9 unstoppabale tech trends in 2018 – and what it means to you

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Bernard Marr has written an excellent guide to the unstoppable tech trends for 2018 which I thought worth summarising:

He lists the following as the key trends:

  1. The increasing datafication of our lives
  2. The growth of the Internet of Things
  3. Exponential growth in computing power
  4. The rise of artificial intelligence
  5. Increasing automation
  6. 3D printing
  7. Changing ways in which we interact with technology
  8. The invention of Blockchains
  9. the growth of Platforms (facebook, uber, air bnb etc)

The full article can be seen here, https://www.linkedin.com/pulse/9-unstoppable-technology-trends-define-our-world-2018-bernard-marr, but the thing that stands out for me is not just how fast technology is advancing, but how people, businesses and organisations are playing ‘catch-up’ in knowing what to adopt, and the implications of that.

GDPR is one example of the EU trying to bring laws up to date, but businesses are already struggling to get in line for the May 2018 deadline, and who is to say it won’t all be rendered obsolete by a new as yet unknown technology before we know it.

Linked to GDPR is security – so much information now is held on mobile devices which are taken outside of the workplace, which immediately become a potential weak link to your data and/or network. Do you need to be considering the integrity of your employees home networks if they occasionally work from home? Could a weak or default password on Alexa or another smart IoT device allow unauthorised access to the network and ultimately compromise a work device?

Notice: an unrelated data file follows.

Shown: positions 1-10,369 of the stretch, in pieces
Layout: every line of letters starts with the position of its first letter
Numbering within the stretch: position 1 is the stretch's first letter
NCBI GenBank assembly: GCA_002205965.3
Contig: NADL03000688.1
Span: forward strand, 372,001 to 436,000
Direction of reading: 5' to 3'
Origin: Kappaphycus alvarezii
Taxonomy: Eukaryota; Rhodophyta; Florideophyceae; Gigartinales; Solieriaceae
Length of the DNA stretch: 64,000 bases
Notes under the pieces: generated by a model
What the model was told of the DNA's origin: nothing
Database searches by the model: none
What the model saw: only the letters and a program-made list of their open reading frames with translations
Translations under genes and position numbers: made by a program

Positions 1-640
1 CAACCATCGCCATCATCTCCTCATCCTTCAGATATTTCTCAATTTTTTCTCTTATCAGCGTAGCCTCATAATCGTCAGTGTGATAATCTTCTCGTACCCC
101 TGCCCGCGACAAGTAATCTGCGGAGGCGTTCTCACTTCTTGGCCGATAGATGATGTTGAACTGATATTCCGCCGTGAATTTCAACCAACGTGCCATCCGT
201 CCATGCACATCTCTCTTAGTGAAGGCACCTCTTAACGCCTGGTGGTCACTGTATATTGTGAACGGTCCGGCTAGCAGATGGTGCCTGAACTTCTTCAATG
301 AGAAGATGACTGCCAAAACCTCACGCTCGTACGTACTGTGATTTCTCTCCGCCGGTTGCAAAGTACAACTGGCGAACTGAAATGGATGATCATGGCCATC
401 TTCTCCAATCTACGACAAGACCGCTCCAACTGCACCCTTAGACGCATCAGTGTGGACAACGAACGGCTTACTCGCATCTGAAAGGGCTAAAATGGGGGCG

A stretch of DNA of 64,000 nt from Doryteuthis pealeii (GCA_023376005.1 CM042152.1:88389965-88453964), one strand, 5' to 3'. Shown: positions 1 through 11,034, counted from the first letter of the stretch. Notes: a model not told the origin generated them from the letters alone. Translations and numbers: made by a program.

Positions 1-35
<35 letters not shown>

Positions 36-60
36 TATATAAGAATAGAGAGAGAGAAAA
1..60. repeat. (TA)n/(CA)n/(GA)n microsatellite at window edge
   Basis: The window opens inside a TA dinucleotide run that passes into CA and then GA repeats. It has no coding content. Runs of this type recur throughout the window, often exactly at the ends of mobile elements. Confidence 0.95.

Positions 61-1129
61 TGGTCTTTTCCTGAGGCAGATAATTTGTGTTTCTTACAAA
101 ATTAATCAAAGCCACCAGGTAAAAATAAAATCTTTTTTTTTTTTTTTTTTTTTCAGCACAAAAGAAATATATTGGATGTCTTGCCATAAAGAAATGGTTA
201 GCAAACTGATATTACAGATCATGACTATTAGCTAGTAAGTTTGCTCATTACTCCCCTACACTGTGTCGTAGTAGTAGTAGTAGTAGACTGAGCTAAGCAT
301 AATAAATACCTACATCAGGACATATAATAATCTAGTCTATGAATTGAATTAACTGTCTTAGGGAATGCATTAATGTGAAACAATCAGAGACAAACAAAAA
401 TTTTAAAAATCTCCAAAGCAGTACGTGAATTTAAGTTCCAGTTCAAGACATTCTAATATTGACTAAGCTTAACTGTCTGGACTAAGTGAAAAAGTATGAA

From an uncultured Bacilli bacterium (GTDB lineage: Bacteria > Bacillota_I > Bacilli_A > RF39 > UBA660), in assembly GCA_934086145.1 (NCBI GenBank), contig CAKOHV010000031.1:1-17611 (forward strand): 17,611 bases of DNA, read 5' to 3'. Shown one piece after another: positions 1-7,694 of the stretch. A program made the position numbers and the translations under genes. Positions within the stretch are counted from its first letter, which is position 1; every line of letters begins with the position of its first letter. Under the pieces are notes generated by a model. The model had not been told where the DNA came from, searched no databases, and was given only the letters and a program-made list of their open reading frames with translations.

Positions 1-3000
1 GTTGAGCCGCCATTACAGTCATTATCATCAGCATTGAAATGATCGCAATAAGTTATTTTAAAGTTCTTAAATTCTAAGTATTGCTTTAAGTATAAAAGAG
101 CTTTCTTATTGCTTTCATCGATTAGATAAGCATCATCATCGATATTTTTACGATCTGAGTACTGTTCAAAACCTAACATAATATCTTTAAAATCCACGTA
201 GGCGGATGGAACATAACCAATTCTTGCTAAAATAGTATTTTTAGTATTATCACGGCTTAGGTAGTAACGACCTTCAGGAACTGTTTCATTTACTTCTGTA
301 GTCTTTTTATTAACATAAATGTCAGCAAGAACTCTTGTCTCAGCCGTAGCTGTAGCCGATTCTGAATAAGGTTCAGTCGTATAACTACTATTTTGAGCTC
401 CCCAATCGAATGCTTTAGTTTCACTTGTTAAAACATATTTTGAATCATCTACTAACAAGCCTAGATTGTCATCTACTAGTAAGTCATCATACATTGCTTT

These innovations do not just affect technology based companies, they affect virtually every sector of the economy.

Small businesses are caught between a rock and a hard place – customers are forever demanding innovation and the latest trends, but implementing these as fast as technology moves whilst ensuring all the security implications are taken into account is challenging – and the fines that can be levied post GDPR for getting it wrong are significant.

To keep on top of things will require control; an understanding of what data you have, where it is stored and how it can be accessed (by which devices, by who, and from where). The simpler you can keep it, the easier it will be to ensure it is secure and also to react to threats and/or new opportunities.

 


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